Friday, February 25, 2011

Trapped by Michael Northrop

Might I start by saying I really liked the packaging for this book? Why not, eh? Ok, so I really liked the packaging. The cover was plain without being boring, was indicative of the title and the story. And I loved how each chapter started with the picture of snow falling which mirrored the cover. Really set the mood.

I found the story to be compelling and realistic and thought that the author made interesting choices. This was a disaster story, but with the kids being in a relatively good place. For those of you who aren’t familiar with the plot it is about several high school students who get stuck at school during a blizzard that turns out to be of epic disastrous proportions.

But all in all they’re pretty well off, they’ve got food, they’ve got shelter, they aren’t locked in with a axe-murderer (which if to be honest I was sort of expecting. I have absolutely no idea why, but I was).

It is sort of slow building, but you can feel their frustration and fear growing as their reality sets in. They were believably uninformed about some things. I was frustrated they didn’t go shovel the snow off the roof, but I understood that none of them would have worried about the weight of it collapsing the roof.

They also got up to relatively few hijinx. No breaking into the office to change files, no raiding the girl’s locker room. They were kind of rule followers scared of getting into trouble. Nothing wrong with that, but I was expecting otherwise so it did surprise me. I guess I've been conditioned by endless teen horror flicks to expect shenanigans.

There were a few things that confused me. The quickness of the snow was a major plot point, but how fast was it really coming down? If people were driving up to an hour or so before why did the teacher disappear and not come back? Surely the snow wasn’t that deep already? And if it was, why did they not get a rope and attach it to the door so he could follow it back? Is it not common knowledge to do that in a white-out? Why was it so cold if it was snowing so heavily?

I also didn’t quite understand why they didn’t scavenger up a supply of candles, since when I was growing up everyone I knew carried candles in their car and had a supply at home to keep them alive in case of emergency (a candle in a small room or car will keep you warm and alive y’all). I gave them a pass because maybe that is a peculiarity of Winnipeg or something.

An enjoyable book!

Book Source = Committee Review Copy

Battle of the Children's Books - Undead Poll

is up! If you've never followed this before, it is hands down one of the funnest things - bookwise - out there. Expect conversations between Joanna and I on it!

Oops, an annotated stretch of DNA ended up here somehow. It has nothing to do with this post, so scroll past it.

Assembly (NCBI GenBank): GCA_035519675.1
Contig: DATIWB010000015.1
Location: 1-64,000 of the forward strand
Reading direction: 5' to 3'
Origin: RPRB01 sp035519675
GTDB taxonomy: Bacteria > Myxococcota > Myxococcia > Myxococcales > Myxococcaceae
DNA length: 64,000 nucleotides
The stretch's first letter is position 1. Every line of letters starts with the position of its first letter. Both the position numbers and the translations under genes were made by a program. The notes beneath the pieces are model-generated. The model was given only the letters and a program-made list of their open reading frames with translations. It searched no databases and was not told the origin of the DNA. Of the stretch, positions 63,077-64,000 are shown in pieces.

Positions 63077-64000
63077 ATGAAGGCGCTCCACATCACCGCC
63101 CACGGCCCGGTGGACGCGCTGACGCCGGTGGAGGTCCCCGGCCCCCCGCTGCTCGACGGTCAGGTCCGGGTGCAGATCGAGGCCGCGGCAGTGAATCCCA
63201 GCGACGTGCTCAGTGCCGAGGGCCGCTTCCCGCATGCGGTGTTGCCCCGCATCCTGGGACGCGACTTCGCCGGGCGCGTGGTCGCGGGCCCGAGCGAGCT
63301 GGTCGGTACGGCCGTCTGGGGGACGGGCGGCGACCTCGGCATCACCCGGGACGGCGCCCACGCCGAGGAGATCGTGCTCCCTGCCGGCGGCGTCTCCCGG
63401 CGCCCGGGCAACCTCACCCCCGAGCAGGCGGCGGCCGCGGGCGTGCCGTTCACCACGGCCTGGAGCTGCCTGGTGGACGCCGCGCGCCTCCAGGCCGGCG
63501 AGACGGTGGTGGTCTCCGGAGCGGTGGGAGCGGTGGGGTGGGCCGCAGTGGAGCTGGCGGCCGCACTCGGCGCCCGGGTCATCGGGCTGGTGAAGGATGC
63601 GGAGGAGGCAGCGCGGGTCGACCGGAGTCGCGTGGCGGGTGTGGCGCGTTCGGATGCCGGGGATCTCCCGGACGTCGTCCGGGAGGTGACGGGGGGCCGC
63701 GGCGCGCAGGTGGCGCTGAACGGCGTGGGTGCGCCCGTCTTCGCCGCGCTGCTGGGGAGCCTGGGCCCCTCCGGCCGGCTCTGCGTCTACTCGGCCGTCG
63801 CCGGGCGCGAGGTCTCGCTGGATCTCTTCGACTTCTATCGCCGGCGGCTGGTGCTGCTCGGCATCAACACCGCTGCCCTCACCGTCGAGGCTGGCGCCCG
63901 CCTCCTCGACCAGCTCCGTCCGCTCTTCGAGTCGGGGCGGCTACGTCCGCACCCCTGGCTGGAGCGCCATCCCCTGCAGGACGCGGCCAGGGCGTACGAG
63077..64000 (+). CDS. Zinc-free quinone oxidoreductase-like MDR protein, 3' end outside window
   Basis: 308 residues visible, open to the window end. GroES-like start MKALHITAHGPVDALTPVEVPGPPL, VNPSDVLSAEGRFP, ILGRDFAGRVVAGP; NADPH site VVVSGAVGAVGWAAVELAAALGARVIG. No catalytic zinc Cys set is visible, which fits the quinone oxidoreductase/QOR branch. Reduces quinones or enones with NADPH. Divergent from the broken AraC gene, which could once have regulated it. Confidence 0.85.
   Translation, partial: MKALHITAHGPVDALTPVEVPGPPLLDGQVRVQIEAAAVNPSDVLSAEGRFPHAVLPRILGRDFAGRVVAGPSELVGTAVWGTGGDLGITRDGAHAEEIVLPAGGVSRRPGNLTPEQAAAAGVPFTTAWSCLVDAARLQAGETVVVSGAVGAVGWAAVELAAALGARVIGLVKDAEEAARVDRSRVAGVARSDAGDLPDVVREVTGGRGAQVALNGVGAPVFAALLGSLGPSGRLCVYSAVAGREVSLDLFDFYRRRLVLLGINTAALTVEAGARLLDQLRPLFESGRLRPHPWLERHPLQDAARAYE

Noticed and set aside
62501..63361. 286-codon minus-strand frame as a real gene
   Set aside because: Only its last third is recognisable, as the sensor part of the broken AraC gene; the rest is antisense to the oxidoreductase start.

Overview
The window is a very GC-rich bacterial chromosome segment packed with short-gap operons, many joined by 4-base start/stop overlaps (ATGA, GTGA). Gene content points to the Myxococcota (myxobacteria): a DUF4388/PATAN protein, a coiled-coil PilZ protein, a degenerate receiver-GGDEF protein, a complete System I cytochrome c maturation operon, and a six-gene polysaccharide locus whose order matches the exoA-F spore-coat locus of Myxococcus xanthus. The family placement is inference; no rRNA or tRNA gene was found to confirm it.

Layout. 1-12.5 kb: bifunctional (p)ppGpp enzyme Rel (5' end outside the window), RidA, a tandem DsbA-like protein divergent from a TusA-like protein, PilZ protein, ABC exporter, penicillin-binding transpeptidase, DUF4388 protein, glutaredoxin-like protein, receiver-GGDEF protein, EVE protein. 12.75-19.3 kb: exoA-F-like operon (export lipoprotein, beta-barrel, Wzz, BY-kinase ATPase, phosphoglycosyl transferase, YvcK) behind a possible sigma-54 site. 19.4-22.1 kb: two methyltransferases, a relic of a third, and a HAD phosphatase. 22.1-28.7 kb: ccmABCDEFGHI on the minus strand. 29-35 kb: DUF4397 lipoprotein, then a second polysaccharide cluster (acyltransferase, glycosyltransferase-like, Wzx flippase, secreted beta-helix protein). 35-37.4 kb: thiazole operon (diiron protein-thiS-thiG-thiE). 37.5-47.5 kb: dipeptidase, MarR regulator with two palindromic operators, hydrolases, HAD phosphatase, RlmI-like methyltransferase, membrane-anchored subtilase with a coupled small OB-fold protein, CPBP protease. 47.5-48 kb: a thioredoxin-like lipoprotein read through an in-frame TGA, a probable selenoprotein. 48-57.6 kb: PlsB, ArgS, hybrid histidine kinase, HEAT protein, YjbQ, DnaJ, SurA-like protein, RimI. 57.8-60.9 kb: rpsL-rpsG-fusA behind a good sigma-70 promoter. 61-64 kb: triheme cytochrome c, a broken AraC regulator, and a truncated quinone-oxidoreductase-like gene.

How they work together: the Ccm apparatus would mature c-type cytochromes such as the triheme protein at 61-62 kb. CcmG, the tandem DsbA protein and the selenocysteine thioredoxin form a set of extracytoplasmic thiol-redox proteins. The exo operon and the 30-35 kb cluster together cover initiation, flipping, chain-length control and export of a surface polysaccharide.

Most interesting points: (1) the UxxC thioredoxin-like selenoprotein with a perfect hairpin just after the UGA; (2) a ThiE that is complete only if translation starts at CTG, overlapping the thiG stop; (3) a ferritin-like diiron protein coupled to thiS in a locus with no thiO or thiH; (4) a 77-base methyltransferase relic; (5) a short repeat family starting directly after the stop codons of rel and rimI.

And, yeah, it is probably supposed to be private, but I totally voted for As Easy As Falling off the Face of the Earth. There was not enough love for that book!

Go vote now!

I don't get fan-girly often

But DANG I want to read this book!

Thursday, February 17, 2011

Wither by Lauren DeStefano

Wither is set in a future time when genetic engineering has created something of a catch-22 for the human race, they can still reproduce, but they die early, really early. Girls at 20, boys at 25. There is one last long-lived generation that is beginning to die out, some are desperately trying to find a cure, some are fighting to end human life entirely. Those that are trying to keep the human race alive (and have the money to do so) kidnap young girls and sell them into polygamous marriages.

You can see why I wanted to read this one, what a premise! This is a total page-turner. I really wanted to see where this story was going to go and how it was going to end. It is a trilogy, so be prepared to not have all your questions answered, but there was quite a bit of growth both character and plot wise.

(Scroll over to see spoilers-->
The real strength of this novel was the author's ability to really delve into how a girl, Rhine, and her fellow sister wives would react to being kidnapped and forcibly married. It isn't very pretty, the author doesn't pull any punches, but she wisely chooses to have Rhine (who is our main protagonist and is telling us the story) not consummate the marriage. Instead it is the other two sister wives who consummate the marriage and so you can deal with the sexual politics of forced marriage without having to have your main character either be raped or become some male fantasy of a sex slave won over by her captor.

Yes there is definitely Stockholm Syndrome. But the author was really smart in how she portrayed the wives. Cecily, is young, an orphan and is more than willing to be the wife. Jenna, despises it, but has already been forced to sell her body to survive and is willing to spend her last year in comfort. Rhine has been protected by her brother and desperately wants to escape and get back to him. Complicating this whole thing is that their husband truly seems to have no idea that the girls were kidnapped. He doesn't, however, seem to mind having three girls who need to please him to survive. In fact, he doesn't seem to have any idea why they wouldn't want to be there. Which is disgusting and really not all that surprising.